Veteran financial guru and former Ronald Reagan adviser Larry Kudlow told Newsmax TV that President Donald Trump must quickly push tax-reform legislation through Congress in order to avoid disappointing voters and to bolster his own standing in the eyes of the American public.
“From the Trump standpoint, he needs wins. He's got to have first-year victories and the two biggest issues are healthcare and tax reform,” the radio talk-show host and CNBC senior contributor told "The Steve Malzberg Show."
Republican officials have said they don’t expect major tax reform until after the August Congressional recess. “That means it's going to take quite some time to realize any of these tax reforms, any of them, and I think that's going to damage the outlook for 2017, I think it's going to damage the stock market, I just think it's foolish to wait. So, my view is let's get it done fast. That's what we should focus on,” the Newsmax Finance Insider said.
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“You just have to understand how high the stakes are in economic and political terms. Trump needs Ws (wins) and the Congress should do everything it can to get him those Ws," said Kudlow — host of "The Larry Kudlow Show" and author of "JFK and the Reagan Revolution: A Secret History of American Prosperity," written with Brian Domitrovic and published by Portfolio.
“So, he must win. If he does, he's going to be in great shape politically, his own capital goes up. He'll be a stronger president for all the other things he's looking at such as infrastructure and border security," said Kudlow, who served as the Trump campaign's senior economic adviser.
Trump campaigned on a platform to reignite the stagnant U.S. economy with more jobs, tax cuts, less regulation and massive spending on roads, bridges and airports.
"First year, you got to win. Reagan, the whole first year was devoted to tax cuts and they got them done and they signed the bill in August. I fear that's not going to happen this year with Mr. Trump and the Congress,” said Kudlow, who worked as Reagan’s budget deputy between 1981 and 1985.
“If it's going to take longer to do healthcare, let it take longer, get a good product out. I think this is a pretty good bill by the way. It can be amended but the good should never be the enemy of the perfect," said Kudlow, who during the first term of the Reagan administration (1981–1985) was associate director for economics and planning in the Office of Management and Budget (OMB).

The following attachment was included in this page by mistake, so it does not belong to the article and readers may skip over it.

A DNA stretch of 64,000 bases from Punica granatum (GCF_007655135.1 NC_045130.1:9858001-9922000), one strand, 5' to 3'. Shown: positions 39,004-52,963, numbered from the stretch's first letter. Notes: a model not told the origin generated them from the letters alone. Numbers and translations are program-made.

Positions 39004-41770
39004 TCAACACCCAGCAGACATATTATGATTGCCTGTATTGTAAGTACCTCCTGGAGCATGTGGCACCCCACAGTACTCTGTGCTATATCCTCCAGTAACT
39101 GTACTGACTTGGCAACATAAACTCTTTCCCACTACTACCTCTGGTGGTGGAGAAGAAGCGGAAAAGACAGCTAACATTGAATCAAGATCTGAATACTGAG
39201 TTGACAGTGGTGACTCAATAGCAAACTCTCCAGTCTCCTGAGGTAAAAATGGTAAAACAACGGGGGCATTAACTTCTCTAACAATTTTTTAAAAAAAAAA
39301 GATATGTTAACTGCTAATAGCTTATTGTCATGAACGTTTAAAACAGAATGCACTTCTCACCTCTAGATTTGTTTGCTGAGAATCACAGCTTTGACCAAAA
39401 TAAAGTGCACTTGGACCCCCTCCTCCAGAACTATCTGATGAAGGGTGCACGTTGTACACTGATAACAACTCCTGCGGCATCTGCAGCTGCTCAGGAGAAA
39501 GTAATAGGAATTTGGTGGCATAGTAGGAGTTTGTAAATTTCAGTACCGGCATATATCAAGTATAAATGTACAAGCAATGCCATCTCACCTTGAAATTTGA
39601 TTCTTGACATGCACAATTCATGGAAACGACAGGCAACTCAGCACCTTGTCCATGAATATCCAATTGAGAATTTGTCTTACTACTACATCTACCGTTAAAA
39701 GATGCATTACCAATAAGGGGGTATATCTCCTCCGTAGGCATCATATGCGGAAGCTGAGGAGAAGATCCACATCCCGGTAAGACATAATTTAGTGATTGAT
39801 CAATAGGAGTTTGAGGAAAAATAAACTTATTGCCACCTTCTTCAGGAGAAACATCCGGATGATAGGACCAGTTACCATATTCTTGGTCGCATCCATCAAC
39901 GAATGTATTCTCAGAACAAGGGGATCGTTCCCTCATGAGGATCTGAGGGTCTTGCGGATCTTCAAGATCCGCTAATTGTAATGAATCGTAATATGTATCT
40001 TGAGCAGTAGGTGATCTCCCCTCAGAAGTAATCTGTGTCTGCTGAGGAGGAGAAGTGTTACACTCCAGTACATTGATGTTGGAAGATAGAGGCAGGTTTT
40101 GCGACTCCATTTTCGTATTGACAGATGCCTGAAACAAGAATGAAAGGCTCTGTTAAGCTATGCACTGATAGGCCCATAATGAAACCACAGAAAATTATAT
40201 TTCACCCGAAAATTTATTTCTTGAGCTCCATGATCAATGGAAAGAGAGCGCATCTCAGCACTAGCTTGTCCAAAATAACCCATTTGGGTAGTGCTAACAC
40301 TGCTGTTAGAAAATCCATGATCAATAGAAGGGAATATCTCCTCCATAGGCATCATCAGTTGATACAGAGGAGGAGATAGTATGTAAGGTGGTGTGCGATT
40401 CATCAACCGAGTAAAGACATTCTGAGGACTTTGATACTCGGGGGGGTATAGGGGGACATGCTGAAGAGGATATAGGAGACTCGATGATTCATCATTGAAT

"But if it's going to take longer, then you've got to start thinking about your tax cut strategy and they may want to rethink their whole legislative strategy here of healthcare first, tax cuts second. That's what I would do,” he said.
Whether tax reform can be passed by the August recess on Capitol Hill is another issue.
Senate majority leader Mitch McConnell, in a recent nterview with Politico, would not commit to a timetable, saying lawmakers are faced with "some constraints." One is that health care legislation must pass or fail before a tax plan can be considered, he explained.
“But as the year goes on, the Trump confidence factor – which is also I think helping jobs – the Trump confidence factor will wane if we don't get the tax cut until late in the year or even 2018,” he said.
“What you want to do here is break through on business investment, which has been the worst performer, very little advancement frankly for 15, 16 years. But certainly during this recovery, business investment has suffered. People don't want to make long-term, five, seven, 10-year commitments," he explained.
“Our tax rates are too high, there are penalties for operating at home versus offshore, expensing for business investments should be made immediately. Those are the things. Why don't we just get that done?" he asked.
Meanwhile, U.S. employers added a robust 235,000 jobs in February and raised pay at a healthy pace, evidence that the economy remains on solid footing nearly eight years after the Great Recession ended, according to the Associated Press.
The unemployment rate dipped to a low 4.7 percent from 4.8 percent, the Labor Department reported Friday. More people began looking for jobs, increasing the proportion of Americans working or looking for work to the highest level in nearly a year.
February's job gains were boosted by 58,000 additional construction positions, the most in nearly a decade. That figure was likely enhanced by unseasonably warm weather in much of the nation.
In addition to beating consensus estimates of 190,000, the job creation came in some unusual places, with construction and manufacturing leading the way.
“I just call it a ‘good’ report. It's not spectacular, but it's good. The economy is not in recession and it's not in danger of recession,” he said.
Larry Kudlow is a senior contributor at CNBC. His new book is “JFK and the Reagan Revolution: A Secret History of American Prosperity,” written with Brian Domitrovic.
To find out more about Larry Kudlow and read features by other Creators Syndicate writers and cartoonists, visit the Creators Syndicate web page at www.creators.com
(Newsmax wire services contributed to this report).
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